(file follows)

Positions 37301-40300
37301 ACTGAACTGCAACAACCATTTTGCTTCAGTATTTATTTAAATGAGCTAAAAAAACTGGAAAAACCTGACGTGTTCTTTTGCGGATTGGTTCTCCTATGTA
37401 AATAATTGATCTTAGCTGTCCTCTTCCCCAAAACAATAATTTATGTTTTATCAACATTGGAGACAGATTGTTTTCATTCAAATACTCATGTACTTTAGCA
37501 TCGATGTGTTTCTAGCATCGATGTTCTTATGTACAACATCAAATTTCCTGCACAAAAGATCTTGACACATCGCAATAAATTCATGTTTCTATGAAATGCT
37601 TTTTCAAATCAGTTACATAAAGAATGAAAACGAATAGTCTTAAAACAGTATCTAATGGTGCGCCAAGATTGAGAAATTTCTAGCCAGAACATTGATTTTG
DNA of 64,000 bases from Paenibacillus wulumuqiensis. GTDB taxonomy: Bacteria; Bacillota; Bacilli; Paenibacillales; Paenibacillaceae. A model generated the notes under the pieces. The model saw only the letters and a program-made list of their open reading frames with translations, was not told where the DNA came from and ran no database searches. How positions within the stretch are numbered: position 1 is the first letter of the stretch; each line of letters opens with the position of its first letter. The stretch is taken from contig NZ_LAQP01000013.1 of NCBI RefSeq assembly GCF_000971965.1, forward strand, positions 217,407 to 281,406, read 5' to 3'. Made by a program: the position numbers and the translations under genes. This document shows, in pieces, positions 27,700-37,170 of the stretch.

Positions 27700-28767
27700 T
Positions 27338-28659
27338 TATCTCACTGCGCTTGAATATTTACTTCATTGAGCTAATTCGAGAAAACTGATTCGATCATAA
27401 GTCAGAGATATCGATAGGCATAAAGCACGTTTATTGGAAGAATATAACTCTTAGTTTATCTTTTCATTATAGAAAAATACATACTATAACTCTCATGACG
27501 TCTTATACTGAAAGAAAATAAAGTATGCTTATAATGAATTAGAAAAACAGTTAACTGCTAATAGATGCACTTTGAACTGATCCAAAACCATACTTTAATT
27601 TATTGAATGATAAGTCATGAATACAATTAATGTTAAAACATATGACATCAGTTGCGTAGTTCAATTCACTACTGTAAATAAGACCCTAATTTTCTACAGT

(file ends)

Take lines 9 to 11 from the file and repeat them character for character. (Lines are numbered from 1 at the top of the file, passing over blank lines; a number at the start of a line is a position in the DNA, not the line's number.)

Positions 27338-28659
27338 TATCTCACTGCGCTTGAATATTTACTTCATTGAGCTAATTCGAGAAAACTGATTCGATCATAA
27401 GTCAGAGATATCGATAGGCATAAAGCACGTTTATTGGAAGAATATAACTCTTAGTTTATCTTTTCATTATAGAAAAATACATACTATAACTCTCATGACG